1. re: jumpingmonk

                              The bright orange ones tend to have a much more pronounced flavor than the brownish ones.

                              _________________________

                              I think that depends. Sometimes additives will be added to conpoy during the drying process which can create an brighter (orange?) hue.

                              1. re: ipsedixit

                                There are really no hard and fast rules with picking conpoy from a shop but:

                                - Generally the bigger/fatter the dried scallop, the more expensive

                                - Brighter is not necessarily better, some say a slight darker hue is better. What is more important is that it should not stink or smell wacky. It should have a pretty pronounced scent, maybe an aroma of the sea, but pleasant (that can be subjective), not spoiled or fishy (if so the starting fresh product wasn't all that to begin with)

                                - They say the less cracks/wrinkles in the dried scallop, the better the quality (and higher the price)

                                - Definitely stick with Japanese (Hokkaido) scallops for conpoy.

                            2. re: ipsedixit

                              Yeah definitely, the flavor profile that conpoy adds is a personal matter.

                              In addition to stir fry, the Cantonese also like steaming pork patties with it, which can give a less subtle but healthier flavor than say steaming the pork with salted fish. It is also a perfect if, instead of stir frying a runny scrambled egg with scallions, that you steam the egg mix with conpoy (really brings out the flavor).

                              It also helps to pair conpoy with dried baby shrimps (hsia mi in Mandarin or Ha Mai in Cantonese). That combo can be quite unbeatable in certain broths.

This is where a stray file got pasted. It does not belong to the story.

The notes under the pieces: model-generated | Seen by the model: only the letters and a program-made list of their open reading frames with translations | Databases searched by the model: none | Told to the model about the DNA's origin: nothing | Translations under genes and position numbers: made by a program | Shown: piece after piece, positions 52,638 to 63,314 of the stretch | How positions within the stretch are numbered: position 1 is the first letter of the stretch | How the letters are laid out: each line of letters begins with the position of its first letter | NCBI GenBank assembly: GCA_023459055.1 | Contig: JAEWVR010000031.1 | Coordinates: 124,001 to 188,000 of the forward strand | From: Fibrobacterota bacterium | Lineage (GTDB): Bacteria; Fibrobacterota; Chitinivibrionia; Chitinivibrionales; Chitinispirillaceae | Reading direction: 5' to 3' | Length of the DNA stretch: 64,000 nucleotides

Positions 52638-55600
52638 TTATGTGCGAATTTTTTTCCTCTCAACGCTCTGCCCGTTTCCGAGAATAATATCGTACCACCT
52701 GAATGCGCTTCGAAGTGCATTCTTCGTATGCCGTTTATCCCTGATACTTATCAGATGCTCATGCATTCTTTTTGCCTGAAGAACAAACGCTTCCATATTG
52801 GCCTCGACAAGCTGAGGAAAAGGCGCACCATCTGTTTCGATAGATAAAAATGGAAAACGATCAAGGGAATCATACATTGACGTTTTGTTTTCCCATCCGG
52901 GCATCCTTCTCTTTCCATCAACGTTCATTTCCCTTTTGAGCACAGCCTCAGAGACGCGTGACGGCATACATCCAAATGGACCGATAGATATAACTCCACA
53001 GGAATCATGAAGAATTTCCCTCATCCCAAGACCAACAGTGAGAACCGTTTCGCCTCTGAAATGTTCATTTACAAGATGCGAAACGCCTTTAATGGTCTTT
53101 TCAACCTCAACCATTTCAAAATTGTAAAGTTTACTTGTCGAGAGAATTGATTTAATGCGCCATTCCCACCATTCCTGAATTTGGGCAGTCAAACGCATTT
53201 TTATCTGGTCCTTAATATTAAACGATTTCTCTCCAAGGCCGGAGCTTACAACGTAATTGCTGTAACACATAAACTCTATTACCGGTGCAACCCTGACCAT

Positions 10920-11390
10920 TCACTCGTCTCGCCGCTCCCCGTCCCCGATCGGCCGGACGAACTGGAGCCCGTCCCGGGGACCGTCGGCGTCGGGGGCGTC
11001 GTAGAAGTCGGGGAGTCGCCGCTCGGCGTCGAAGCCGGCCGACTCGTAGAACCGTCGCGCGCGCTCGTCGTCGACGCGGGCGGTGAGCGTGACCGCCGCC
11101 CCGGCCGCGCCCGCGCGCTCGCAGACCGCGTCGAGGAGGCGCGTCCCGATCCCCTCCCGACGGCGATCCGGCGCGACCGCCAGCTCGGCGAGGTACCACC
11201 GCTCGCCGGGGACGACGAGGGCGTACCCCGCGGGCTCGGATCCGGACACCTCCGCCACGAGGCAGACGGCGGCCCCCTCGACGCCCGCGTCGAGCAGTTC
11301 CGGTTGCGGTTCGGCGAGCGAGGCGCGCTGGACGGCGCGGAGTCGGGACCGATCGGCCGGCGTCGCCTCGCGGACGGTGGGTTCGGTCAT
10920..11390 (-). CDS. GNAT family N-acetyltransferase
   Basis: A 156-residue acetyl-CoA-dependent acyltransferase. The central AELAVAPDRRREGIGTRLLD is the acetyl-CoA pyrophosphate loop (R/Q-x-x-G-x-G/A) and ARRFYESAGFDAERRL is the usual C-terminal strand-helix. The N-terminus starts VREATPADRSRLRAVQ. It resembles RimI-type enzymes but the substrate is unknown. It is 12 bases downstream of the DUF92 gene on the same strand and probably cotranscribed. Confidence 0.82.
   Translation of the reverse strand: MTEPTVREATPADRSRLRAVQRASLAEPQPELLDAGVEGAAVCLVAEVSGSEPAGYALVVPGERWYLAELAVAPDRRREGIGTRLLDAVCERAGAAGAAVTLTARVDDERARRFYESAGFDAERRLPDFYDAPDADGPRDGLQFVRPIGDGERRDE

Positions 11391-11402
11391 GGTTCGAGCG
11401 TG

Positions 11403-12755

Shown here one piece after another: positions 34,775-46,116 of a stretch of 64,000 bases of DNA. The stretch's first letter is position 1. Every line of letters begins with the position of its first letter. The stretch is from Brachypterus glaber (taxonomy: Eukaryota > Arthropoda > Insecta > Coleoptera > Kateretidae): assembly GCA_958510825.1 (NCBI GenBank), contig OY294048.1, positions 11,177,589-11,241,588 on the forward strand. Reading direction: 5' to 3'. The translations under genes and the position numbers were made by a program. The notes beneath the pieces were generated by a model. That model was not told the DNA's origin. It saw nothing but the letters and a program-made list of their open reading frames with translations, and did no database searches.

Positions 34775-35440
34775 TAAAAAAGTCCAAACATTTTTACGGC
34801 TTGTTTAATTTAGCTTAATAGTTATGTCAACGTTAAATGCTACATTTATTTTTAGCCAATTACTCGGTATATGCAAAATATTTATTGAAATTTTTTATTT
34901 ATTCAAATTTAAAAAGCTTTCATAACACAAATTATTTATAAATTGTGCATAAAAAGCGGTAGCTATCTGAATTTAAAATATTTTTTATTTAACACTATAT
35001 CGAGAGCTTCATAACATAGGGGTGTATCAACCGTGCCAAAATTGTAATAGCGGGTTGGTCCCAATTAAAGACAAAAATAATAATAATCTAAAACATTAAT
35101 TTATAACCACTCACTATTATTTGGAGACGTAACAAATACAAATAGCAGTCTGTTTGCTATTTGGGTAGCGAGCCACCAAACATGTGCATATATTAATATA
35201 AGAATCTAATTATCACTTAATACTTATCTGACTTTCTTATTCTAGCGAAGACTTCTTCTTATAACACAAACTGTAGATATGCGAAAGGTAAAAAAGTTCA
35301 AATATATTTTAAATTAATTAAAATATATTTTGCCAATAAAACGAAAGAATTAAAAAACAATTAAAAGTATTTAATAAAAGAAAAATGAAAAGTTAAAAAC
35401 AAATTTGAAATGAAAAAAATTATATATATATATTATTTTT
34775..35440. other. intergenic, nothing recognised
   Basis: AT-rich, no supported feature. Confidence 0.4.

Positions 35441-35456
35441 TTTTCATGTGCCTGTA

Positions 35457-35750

1. re: K K

                                It also helps to pair conpoy with dried baby shrimps (hsia mi in Mandarin or Ha Mai in Cantonese). That combo can be quite unbeatable in certain broths.

                                ___________________

                                Sometimes I used that combo to make niou rou mien (or Chinese beef noodle soup).

                                1. re: ipsedixit

                                  Yeah throw in mushrooms with conpoy, dried shrimp and that broth essence is crackalicious...like the Cantonese diced winter melon soup to the upscale whole soup in the winter melon itself.

                                  1. re: K K

                                    I recently used conpoy in my chili with fantastic results.

                                    Wrapped about 4 conpoy pieces in a cheesecloth and threw it in my chili pot and let it simmer away. Then removed when it was all done. Much better than using fish sauce or Worcestershire sauce.

                                    1. re: ipsedixit

                                      Yeah it is amazing what it can do. I am even more amazed at how those in Chinese herbal medicine field figured out its healing properties, although it may be limited to improvement in urinal passage or something minor if I didn't misread.

                                      1. re: K K

                                        You talk to a herbalist long enough, and you'll soon believe that everything has some sort of healing properties -- if prepared and consumed properly.

                                        The only thing I ever really care about healing is my appetite ...